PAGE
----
In today’s Gospel from St. Mark, Jesus asks his disciples, “Is a lamp brought in to be placed under a bushel basket or under a bed, and not to be placed on a lampstand?” Mark is always a man of few words and one gets a fuller appreciation of Jesus’ message in Matthew’s version of the same teaching.
In Matthew, Jesus says:
You are the salt of the earth. But if salt loses its taste, with what can it be seasoned? It is no longer good for anything but to be thrown out and trampled underfoot. You are the light of the world. A city set on a mountain cannot be hidden. Nor do they light a lamp and then put it under a bushel basket; it is set on a lampstand, where it gives light to all in the house. Just so, your light must shine before others, that they may see your good deeds and glorify your heavenly Father.
I prefer the Matthean version because I think the last sentence is key.
We sometimes have a tendency to hide our talents, not wanting to be guilty of the sin of pride and wanting to be humble. But while humility is a virtue, false humility is not. Effectively Jesus is telling his disciples, you weren’t given your talents to hide them. You were given them for a purpose.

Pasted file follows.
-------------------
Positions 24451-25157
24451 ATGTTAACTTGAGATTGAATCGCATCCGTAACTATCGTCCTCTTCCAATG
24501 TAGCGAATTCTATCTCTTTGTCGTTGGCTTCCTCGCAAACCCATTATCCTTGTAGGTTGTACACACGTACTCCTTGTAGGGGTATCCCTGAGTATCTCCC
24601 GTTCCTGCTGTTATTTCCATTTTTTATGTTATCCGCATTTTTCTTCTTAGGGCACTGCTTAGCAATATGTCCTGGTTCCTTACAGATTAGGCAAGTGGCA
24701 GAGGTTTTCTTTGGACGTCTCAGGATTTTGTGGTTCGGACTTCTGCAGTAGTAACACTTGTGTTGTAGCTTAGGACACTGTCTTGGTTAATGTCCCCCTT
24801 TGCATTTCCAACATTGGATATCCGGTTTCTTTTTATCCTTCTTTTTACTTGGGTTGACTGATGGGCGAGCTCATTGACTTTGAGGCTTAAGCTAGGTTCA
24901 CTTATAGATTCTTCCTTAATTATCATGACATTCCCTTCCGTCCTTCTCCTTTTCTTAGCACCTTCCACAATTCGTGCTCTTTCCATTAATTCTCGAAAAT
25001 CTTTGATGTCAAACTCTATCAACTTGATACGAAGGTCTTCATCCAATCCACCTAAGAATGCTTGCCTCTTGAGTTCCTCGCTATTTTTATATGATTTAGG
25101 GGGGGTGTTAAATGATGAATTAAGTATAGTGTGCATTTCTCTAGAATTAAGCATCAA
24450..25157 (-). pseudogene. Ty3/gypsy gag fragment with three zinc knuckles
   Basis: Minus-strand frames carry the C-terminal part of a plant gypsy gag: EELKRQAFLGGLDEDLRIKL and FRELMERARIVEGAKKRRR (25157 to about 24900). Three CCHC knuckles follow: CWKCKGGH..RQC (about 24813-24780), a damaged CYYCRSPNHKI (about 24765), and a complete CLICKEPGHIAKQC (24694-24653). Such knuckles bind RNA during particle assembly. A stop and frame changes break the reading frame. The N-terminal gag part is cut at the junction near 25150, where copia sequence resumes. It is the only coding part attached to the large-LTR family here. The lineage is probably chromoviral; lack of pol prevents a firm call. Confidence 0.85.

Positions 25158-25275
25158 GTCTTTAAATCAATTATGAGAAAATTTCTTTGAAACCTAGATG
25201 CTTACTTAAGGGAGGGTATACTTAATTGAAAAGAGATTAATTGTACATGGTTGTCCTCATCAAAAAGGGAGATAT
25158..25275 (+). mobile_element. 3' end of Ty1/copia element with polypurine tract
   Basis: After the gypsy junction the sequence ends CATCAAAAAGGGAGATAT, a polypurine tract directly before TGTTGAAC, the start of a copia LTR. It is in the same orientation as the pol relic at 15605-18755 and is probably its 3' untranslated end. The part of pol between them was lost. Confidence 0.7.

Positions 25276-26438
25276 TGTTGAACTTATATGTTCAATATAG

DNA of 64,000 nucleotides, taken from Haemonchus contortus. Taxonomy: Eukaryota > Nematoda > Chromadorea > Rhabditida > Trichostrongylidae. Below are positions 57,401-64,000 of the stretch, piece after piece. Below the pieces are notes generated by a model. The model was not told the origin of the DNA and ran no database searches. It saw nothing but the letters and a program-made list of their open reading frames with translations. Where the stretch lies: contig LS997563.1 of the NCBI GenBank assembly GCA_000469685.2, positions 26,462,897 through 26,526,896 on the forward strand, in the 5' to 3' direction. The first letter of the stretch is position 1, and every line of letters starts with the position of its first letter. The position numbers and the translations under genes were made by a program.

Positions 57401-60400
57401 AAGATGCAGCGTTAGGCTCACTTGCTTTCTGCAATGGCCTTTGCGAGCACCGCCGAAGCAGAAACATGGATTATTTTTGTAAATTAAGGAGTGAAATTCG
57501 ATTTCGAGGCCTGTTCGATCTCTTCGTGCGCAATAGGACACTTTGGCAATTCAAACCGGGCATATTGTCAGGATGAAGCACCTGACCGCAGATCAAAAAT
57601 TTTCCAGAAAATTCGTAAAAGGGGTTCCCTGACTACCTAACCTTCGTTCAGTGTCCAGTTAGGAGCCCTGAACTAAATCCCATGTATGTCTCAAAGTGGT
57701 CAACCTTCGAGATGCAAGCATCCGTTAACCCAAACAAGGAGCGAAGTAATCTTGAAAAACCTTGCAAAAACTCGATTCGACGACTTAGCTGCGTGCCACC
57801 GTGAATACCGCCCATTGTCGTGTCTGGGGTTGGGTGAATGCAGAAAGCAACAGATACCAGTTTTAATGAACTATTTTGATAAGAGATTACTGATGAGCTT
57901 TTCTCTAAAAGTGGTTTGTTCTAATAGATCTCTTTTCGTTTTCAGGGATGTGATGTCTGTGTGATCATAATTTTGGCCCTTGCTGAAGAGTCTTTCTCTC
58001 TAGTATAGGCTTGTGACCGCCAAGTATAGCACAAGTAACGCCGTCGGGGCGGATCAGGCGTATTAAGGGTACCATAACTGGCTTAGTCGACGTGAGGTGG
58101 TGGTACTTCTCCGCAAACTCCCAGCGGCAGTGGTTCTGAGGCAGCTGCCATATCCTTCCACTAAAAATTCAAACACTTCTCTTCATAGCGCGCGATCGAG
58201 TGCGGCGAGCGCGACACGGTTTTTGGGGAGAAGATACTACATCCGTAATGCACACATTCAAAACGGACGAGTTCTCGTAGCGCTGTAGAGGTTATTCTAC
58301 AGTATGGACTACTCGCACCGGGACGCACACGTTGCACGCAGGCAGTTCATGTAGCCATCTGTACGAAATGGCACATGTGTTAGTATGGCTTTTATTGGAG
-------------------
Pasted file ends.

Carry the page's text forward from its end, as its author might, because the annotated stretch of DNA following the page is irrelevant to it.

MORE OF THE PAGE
We are meant to use the talents we have been given – to share them broadly – not for our own glory, but for the glory of God. What we want is for the light of our lamp to shines, not on us, but on God.
True humility comes from seeing oneself clearly and recognizing our dependence on God. From understanding that our talents are gifts from our God. And if we remember that – that all we are and all we have is a gift from our God – we will be able to freely and fully place our lamp on a lampstand withough falling prey to either false humility or to pride.